Tropical Storm Jose forms behind Irma in Atlantic

Tropical Storm Jose looms right behind Hurricane Irma

Tropical Storm Jose forms behind Irma in Atlantic

"Hurricane Irma is a major and life-threatening storm and Florida must be prepared". The minimum pressure is has dropped to 937 mb, a sign of intensification.

Forecasters said Irma could strengthen to 180 mph over the next 12 hours.

The powerful hurricane could produce 10 inches of rain, cause flash floods and landslides, and create waves up to 23 feet.

The increase to 175 miles per hour winds makes Irma the strongest hurricane in the Atlantic since Hurricane Felix in 2007, according to Colorado State University researcher Phil Klotzbach.

The eye of Hurricane Irma was located near latitude 16.8 North, longitude 58.4 West, 225 miles east of Antigua and about 230 miles east-southeast of Barbuda.

Formation chance through 5 days: 70 percent.

Irma, still a Category 4 storm, is moving at 13 miles per hour.

Tropical Storm Jose looms right behind Hurricane Irma
Tropical Storm Jose forms behind Irma in Atlantic

While the Northern Caribbean states are preparing for Category 5, Hurricane Irma, which has been described as "extremely dangerous" another tropical storm, named Jose, has formed. The storm is expecting to strength and become a hurricane by Friday. "Don't freak out, but focus on your hurricane plan and preparations for any kind of impact".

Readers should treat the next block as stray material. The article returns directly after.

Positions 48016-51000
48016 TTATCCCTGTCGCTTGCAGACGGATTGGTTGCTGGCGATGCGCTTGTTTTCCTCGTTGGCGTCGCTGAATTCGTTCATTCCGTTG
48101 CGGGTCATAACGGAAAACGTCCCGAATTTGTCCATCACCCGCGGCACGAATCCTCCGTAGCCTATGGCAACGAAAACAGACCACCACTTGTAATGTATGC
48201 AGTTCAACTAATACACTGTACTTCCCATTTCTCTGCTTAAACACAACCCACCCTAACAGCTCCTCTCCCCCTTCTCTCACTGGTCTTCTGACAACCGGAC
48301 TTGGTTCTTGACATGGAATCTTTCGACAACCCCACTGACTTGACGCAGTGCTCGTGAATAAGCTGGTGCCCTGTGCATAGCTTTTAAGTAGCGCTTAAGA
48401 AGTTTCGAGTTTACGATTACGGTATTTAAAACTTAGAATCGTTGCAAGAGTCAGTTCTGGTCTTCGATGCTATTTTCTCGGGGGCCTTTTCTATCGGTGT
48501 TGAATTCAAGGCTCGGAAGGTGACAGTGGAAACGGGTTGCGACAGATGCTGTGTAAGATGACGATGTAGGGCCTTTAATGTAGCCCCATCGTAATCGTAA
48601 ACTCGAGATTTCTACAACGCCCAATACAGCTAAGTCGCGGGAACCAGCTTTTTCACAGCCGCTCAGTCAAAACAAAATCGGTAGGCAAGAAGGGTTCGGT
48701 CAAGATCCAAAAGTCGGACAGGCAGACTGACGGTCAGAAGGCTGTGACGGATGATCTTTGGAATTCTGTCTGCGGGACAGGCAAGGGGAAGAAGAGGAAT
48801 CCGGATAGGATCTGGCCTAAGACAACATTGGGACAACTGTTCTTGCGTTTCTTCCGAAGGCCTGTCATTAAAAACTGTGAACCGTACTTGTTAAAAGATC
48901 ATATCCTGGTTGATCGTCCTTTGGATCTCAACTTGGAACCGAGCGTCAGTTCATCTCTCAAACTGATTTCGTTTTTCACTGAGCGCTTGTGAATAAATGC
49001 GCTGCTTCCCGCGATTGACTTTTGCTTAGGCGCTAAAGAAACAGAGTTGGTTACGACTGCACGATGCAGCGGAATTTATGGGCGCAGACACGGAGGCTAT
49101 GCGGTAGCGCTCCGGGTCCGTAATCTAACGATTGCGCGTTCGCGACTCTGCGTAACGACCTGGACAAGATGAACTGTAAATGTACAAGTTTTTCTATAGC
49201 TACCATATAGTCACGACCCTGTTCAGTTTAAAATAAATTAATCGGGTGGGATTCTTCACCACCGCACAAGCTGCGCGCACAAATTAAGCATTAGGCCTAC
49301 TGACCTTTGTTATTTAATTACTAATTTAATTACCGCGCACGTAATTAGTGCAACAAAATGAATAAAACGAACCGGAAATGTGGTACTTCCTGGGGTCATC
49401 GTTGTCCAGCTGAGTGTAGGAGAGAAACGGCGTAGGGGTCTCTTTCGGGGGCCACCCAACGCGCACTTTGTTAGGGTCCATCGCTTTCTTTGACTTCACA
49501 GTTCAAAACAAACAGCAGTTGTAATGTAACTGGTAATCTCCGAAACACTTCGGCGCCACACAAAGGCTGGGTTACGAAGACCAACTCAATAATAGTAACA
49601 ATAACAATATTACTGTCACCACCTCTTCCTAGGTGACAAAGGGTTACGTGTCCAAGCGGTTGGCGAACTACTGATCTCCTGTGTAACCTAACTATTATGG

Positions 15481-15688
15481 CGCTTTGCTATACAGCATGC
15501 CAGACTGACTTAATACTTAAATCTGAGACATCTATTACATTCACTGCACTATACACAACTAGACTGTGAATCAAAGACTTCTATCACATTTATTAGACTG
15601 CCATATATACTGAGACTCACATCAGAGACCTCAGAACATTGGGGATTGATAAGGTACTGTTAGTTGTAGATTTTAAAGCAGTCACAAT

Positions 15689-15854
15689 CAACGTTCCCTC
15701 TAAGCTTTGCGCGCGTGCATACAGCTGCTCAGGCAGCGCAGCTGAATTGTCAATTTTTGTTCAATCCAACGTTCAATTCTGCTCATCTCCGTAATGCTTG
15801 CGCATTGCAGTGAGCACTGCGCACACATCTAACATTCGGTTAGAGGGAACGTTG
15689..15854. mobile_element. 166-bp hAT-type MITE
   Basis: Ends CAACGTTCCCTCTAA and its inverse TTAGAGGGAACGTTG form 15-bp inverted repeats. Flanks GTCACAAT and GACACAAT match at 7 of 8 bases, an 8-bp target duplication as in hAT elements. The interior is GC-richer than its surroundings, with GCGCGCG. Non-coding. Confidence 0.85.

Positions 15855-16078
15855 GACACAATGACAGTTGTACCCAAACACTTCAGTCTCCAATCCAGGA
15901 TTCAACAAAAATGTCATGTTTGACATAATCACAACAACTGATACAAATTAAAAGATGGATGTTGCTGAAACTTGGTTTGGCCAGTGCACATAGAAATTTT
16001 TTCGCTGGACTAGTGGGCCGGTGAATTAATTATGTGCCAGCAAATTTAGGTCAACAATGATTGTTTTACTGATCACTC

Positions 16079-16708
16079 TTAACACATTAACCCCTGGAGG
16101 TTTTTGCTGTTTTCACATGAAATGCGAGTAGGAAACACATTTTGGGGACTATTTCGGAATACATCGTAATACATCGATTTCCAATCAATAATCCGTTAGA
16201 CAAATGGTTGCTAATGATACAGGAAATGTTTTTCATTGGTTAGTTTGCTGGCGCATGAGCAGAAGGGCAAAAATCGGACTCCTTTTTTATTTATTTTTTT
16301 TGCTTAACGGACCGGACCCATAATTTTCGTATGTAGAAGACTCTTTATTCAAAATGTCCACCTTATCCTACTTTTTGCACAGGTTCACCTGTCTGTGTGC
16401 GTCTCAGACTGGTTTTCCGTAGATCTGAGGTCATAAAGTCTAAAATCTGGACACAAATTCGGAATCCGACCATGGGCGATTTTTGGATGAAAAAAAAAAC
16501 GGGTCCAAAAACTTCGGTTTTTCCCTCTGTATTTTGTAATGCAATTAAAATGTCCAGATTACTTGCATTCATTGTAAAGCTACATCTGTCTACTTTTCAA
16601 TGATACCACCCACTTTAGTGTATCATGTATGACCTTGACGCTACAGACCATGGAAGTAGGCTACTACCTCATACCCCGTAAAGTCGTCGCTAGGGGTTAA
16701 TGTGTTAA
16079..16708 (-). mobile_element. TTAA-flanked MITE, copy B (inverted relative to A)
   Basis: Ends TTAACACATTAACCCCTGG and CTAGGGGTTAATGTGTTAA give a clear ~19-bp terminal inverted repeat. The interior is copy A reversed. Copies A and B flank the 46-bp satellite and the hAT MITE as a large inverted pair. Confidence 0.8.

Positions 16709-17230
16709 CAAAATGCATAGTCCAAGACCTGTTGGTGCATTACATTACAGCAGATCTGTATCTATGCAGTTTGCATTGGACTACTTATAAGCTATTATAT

It is not expected to threaten the northern Gulf Coast, according to the National Weather Service. Exactly where this turn will occur, whether it is west of the Peninsula, east of it, or right up the spine is yet to be determined.

After impacting the Leeward Islands and Puerto Rico, there remains some uncertainty as to where Irma will go, but Tuesday will be seeing model consistency over more westward track and an eventual turn toward Florida.

States of emergency have been declared in Puerto Rico and the U.S. Virgin Islands, AP reported.

One was christened Tropical Storm Jose on Tuesday morning.

Irma's future, and that of the US coastline, is dependent on two atmospheric features: the Bermuda High and an upper-level low moving west to east through the central U.S.


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